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Brenda's Journey

University Communications

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Summer 1997

Brenda's Journey
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The Changing Face of HIV -- One Woman's Story
By Mona Gable
Lara Jo Regan, photographer

Even as the AIDS virus rages inside her, Brenda Gonzalez swells with new life and the promise of motherhood.

Eight months along, she rubs her large belly in the instinctive way pregnant women do, cooing to the tiny being curled inside. The day before her mother, Alma, who lives in the apartment next door, threw her a baby shower. A sea of orange, yellow, red and blue balloons float along the walls. A car seat, a layette and other baby gifts fill a corner. "I'm sorry about the mess," she apologizes. The studio, little bigger than some peoples' master bedrooms, is immaculate.

Dressed in a red sweater, black leggings, her long dark hair neatly curled, Brenda sits at her kitchen table on this gray morning, sipping herbal tea. A bright, articulate woman, she openly shares her thoughts on the disease that has invaded her life.

Brenda got infected with HIV sometime last summer, from a man she was seeing in her native Guatemala. They were good friends, working together at a large American hotel in Guatemala City. He was married, with two small children. One day he showed up at her house unannounced and they had sex. She vowed she wouldn't sleep with him again. She did.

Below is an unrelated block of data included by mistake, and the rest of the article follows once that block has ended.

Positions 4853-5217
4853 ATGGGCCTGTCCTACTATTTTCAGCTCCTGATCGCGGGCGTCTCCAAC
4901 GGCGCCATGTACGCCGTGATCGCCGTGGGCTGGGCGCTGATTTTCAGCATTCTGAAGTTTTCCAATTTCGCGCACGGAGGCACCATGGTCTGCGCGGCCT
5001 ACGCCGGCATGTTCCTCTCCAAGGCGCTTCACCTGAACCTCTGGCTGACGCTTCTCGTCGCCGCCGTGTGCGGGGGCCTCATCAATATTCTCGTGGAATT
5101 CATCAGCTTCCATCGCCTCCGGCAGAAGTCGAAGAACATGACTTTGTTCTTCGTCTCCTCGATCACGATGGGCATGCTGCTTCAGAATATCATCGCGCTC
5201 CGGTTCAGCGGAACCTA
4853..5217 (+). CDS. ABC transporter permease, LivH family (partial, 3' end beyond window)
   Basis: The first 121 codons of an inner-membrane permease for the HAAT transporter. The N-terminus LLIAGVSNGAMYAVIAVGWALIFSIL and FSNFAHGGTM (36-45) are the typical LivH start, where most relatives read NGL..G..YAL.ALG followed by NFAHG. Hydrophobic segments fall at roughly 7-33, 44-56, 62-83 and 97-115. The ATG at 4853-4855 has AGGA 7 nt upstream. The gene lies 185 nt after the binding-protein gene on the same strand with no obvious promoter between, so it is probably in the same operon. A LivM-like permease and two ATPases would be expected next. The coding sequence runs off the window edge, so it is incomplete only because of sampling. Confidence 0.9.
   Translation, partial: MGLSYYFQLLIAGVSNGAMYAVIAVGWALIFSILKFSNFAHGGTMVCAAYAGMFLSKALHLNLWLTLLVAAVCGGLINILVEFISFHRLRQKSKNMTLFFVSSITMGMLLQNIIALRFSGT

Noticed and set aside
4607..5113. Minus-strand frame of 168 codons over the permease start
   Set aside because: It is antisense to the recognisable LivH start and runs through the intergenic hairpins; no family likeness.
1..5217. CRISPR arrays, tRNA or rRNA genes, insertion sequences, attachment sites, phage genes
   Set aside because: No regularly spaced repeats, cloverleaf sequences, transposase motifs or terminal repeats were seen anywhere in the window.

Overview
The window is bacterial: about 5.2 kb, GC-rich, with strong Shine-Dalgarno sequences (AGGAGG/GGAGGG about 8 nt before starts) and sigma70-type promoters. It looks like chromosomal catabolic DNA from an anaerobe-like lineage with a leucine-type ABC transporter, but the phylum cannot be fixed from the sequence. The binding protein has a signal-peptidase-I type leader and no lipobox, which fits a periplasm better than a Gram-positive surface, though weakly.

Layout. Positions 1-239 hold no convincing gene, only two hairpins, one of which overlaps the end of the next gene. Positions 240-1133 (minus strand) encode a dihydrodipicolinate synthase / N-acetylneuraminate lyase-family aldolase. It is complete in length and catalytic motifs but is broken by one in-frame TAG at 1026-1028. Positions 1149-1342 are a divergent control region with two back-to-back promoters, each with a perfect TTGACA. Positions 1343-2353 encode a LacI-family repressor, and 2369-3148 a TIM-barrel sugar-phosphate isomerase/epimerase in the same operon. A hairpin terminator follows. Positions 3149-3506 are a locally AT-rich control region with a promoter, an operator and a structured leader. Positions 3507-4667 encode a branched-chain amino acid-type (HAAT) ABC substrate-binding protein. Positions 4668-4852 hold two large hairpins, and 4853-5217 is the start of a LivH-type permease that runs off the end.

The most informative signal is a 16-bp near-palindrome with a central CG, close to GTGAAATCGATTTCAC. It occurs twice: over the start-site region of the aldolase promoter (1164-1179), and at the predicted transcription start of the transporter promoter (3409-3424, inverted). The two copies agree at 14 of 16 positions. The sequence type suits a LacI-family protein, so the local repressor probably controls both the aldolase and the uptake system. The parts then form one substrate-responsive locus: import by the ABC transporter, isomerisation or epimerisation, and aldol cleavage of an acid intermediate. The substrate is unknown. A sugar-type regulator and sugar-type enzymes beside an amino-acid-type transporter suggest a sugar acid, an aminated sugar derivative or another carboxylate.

Brenda didn't use any birth control, though she thought of using condoms. She's not sure why; perhaps that would have meant admitting intent. She never thought about the HIV virus.

In July, she discovered she was pregnant. In August, she decided to take the HIV test. She asked her partner if he wanted to take it, too, but he declined. He was healthy, he said. Her test came out negative. In December, Brenda returned alone to Los Angeles, where she had lived when in high school, and moved in with her mother and stepfather. "I had to be realistic," she says. "I wanted my baby to have a good education."


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